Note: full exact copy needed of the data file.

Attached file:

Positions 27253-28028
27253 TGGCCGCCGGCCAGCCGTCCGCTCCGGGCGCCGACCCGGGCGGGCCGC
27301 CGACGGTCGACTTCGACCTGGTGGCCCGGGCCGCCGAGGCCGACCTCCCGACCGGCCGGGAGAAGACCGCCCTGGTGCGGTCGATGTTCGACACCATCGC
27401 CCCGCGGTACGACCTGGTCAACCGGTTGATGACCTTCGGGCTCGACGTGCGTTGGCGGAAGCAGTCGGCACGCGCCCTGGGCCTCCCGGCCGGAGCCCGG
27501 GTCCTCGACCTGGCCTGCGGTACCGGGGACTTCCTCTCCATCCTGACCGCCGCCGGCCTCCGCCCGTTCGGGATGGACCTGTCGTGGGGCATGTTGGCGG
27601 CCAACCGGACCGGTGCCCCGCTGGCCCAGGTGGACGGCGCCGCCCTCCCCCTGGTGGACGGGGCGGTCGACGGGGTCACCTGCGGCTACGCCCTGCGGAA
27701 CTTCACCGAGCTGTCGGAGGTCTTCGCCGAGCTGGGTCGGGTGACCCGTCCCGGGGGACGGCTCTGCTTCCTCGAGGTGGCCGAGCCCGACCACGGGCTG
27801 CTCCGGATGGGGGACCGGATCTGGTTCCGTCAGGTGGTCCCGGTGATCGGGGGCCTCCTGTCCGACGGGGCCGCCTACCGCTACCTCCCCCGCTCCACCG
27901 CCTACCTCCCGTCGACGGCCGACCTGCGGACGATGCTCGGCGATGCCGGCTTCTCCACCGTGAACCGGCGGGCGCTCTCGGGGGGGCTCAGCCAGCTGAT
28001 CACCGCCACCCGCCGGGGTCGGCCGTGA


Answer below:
Positions 27253-28028
27253 TGGCCGCCGGCCAGCCGTCCGCTCCGGGCGCCGACCCGGGCGGGCCGC
27301 CGACGGTCGACTTCGACCTGGTGGCCCGGGCCGCCGAGGCCGACCTCCCGACCGGCCGGGAGAAGACCGCCCTGGTGCGGTCGATGTTCGACACCATCGC
27401 CCCGCGGTACGACCTGGTCAACCGGTTGATGACCTTCGGGCTCGACGTGCGTTGGCGGAAGCAGTCGGCACGCGCCCTGGGCCTCCCGGCCGGAGCCCGG
27501 GTCCTCGACCTGGCCTGCGGTACCGGGGACTTCCTCTCCATCCTGACCGCCGCCGGCCTCCGCCCGTTCGGGATGGACCTGTCGTGGGGCATGTTGGCGG
27601 CCAACCGGACCGGTGCCCCGCTGGCCCAGGTGGACGGCGCCGCCCTCCCCCTGGTGGACGGGGCGGTCGACGGGGTCACCTGCGGCTACGCCCTGCGGAA
27701 CTTCACCGAGCTGTCGGAGGTCTTCGCCGAGCTGGGTCGGGTGACCCGTCCCGGGGGACGGCTCTGCTTCCTCGAGGTGGCCGAGCCCGACCACGGGCTG
27801 CTCCGGATGGGGGACCGGATCTGGTTCCGTCAGGTGGTCCCGGTGATCGGGGGCCTCCTGTCCGACGGGGCCGCCTACCGCTACCTCCCCCGCTCCACCG
27901 CCTACCTCCCGTCGACGGCCGACCTGCGGACGATGCTCGGCGATGCCGGCTTCTCCACCGTGAACCGGCGGGCGCTCTCGGGGGGGCTCAGCCAGCTGAT
28001 CACCGCCACCCGCCGGGGTCGGCCGTGA